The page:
- Toronto Telegram (Toronto, ON), 1 Sep 1956
- Full Text
- Ketches Winners Over All, This TimeSchooner Days MCCLXXXV (1285)
by C. H. J. Snider
Square Rig v. Fore-And-Aft
DISCUSSION of the recent sailing ship race from Devonshire to Portugal has produced so many requests for information about the participants that definitions may be in order before going on with the race and its winner. We shall do that next week, please God. Meantime--
The race was, as said, a very mixed grill, with handicaps intended to even up the differences in speed due to varying sizes and rigs. The square rig, used by ships, barques, brigs, barquentines and brigantines, requires more gear and more hands, and is more effective for long courses, strong following winds, and rough water.
The fore-and-aft is best for smooth water and variable winds, and especially for beating about in small compass. In the square rig the sails hang like curtains or window blinds from spars called yards which cross the masts. Fore-and-aft sails are hinged on the masts and stays like the leaves of a book.
The fore-and-aft rig is used by cutters, sloops, yawls, ketches and schooners. The distinction between the two latter, both of which are two-masted, is that in the ketch the mainmast is the one farthest forward and loftiest, the mizzen being shorter and nearer the stern but sufficiently inboard to he forward of the after end of the waterline. The yawl has a still smaller mizzen and it is farther after, and her mainsail is consequently longer on the foot. The schooner may have any number of masts - the Thos. W. Lawson, 10,000 tons displacement, had seven, and was 404 feet long. But the schooner was originally only two-masted, and that number is still in vogue with most yachts, fishermen and coasters. Two-masted schooners and all others have their shorter mast, called the foremast, forward of all, while the shorter mast of the yawl or ketch, called the mizzen, is always aft. That is the simplest distinction between them and schooners.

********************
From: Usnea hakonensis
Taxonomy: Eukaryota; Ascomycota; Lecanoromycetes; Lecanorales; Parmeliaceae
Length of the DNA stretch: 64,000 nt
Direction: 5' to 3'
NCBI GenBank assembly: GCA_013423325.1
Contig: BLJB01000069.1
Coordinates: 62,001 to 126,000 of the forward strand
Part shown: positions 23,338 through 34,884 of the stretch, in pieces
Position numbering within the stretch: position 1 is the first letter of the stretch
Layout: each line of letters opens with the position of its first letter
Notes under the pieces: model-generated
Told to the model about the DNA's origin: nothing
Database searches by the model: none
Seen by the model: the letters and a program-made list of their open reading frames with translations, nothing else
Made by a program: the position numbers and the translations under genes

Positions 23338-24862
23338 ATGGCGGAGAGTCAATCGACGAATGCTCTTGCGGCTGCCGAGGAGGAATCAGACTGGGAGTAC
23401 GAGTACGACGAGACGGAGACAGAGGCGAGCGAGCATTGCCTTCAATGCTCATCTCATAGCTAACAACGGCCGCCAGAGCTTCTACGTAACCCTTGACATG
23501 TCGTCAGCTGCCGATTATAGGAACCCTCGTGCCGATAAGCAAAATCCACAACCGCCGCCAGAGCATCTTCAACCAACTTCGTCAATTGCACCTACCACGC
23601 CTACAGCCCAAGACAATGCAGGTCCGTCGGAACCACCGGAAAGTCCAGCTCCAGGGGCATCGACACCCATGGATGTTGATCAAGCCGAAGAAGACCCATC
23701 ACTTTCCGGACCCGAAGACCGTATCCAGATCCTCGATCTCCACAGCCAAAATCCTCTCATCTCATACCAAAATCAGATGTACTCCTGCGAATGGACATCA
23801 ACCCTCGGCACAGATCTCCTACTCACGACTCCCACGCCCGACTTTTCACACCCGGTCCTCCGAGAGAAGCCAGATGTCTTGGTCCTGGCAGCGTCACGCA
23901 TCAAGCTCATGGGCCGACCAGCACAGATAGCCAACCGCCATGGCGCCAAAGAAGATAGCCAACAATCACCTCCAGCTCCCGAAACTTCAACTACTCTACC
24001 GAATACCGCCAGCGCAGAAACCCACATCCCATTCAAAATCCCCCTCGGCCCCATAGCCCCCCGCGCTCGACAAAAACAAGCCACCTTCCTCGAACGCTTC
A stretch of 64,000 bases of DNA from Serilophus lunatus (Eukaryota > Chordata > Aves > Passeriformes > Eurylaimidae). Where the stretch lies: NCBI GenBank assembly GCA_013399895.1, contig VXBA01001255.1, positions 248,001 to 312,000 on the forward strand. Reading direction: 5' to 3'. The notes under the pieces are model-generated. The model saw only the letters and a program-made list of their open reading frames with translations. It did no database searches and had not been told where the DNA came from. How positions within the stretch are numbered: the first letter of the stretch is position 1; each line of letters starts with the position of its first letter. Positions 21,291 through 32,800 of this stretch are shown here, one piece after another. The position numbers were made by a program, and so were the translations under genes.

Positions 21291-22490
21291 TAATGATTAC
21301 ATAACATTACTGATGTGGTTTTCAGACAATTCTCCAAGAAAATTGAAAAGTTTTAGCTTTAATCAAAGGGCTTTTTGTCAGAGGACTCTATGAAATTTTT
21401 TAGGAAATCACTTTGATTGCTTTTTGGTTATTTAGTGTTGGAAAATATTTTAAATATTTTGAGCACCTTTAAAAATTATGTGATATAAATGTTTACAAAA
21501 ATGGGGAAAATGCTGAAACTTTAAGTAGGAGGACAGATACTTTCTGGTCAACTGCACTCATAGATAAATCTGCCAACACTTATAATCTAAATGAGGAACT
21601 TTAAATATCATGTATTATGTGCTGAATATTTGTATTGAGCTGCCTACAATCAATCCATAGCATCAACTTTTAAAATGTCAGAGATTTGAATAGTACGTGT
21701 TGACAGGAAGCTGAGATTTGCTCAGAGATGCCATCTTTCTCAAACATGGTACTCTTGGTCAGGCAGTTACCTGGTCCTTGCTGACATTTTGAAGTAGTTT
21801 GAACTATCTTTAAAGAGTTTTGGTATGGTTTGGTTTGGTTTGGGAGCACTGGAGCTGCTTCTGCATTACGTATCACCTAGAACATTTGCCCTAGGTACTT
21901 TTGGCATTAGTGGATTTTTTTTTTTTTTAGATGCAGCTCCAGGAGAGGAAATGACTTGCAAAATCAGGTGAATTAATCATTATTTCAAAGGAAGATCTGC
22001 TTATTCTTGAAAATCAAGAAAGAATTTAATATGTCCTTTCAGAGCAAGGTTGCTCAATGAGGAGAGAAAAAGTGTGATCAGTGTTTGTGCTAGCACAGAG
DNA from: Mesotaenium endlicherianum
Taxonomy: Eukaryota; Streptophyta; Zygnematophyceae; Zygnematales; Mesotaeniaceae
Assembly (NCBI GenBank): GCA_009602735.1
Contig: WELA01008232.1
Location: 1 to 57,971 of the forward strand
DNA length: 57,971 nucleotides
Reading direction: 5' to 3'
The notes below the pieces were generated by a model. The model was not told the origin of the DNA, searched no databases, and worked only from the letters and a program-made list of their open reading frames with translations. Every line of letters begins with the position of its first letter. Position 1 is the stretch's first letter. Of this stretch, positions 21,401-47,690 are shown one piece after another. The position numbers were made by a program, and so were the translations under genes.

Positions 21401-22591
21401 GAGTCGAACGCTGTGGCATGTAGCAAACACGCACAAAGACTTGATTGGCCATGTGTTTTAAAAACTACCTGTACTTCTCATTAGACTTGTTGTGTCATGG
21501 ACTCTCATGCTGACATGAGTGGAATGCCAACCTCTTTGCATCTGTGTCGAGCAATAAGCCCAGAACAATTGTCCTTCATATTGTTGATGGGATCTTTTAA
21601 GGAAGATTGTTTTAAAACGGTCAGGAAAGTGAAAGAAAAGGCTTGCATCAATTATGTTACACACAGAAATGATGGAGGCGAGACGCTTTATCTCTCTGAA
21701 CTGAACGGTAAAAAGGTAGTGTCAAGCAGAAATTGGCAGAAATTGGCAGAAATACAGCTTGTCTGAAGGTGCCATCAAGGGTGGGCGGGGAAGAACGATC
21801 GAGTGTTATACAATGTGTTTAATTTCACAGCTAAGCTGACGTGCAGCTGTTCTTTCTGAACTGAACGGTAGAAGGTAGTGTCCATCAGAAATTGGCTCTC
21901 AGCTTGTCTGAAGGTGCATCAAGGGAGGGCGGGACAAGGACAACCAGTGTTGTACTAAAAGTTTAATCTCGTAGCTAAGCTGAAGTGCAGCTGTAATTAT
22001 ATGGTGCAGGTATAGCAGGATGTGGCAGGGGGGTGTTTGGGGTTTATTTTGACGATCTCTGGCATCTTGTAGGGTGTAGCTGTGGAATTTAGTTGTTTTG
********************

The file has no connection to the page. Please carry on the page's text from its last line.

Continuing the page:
The ketches did better than any other rig in the race. Two were out and out winners and a third won brilliantly on time allowance.
On the lakes we had both square and fore-and-aft rigs and combinations of the two for two hundred years. The square rig disappeared in the 19th century. One foremast, fully square rigged, cost as much to rig and maintain as three fore-and-aft rigged masts, and square-riggers required crews larger by 50 percent. Costs drove the square rig away, but Matthew Knapp of Sackets Harbor reintroduced it in his 60 ft. yacht Elizabeth K., 35 years ago. He soon changed over to fore-and-aft. But we have a little steel brigantine, square-rigged, at Kingston. She is visiting Toronto as a training ship for cadets.
SIXTEEN TO FOUR
In the Torquay-to-Lisbon training ship race there were sixteen fore-and-afters and four out and out square-riggers, two full-rigged ships, a large barque, and a barquentine. The Swedes also had some fine schooners, the Falken and Gladan, each 140 tons, and Flying Clipper, placed 4th, 5th and 6th. Two were three-masters, with square topsail and top-gallant-sail forward.
A larger schooner was the "three-and after" Creole of 670 tons, a beautiful big yacht somewhat like the famous Atlantic which crossed the ocean of her name in 12 days for the German Emperor's Cup in 1905. The Creole is owned by Starvros Niarchos, a Greek Midas with 2,000,000 tons of shipping, biggest single fleet in the world. Loaned to the cadets of four Royal Naval Colleges - Dartmouth, Worcester, Conway and Pangbourne for the race she finished 7th. Probably over-ballasted with gold-dust. She was stay-sail rigged with seven triangles of sail on her three masts - easy enough to work as everything handled from the deck, but a lame rig with the wind over the taffrail, or indeed to go to sea with at all.
- Snider, C. H. J.
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- 1 Sep 1956
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Latitude: 38.71667 Longitude: -9.13333
England, United Kingdom
Latitude: 50.46198 Longitude: -3.52522
- Richard Palmer
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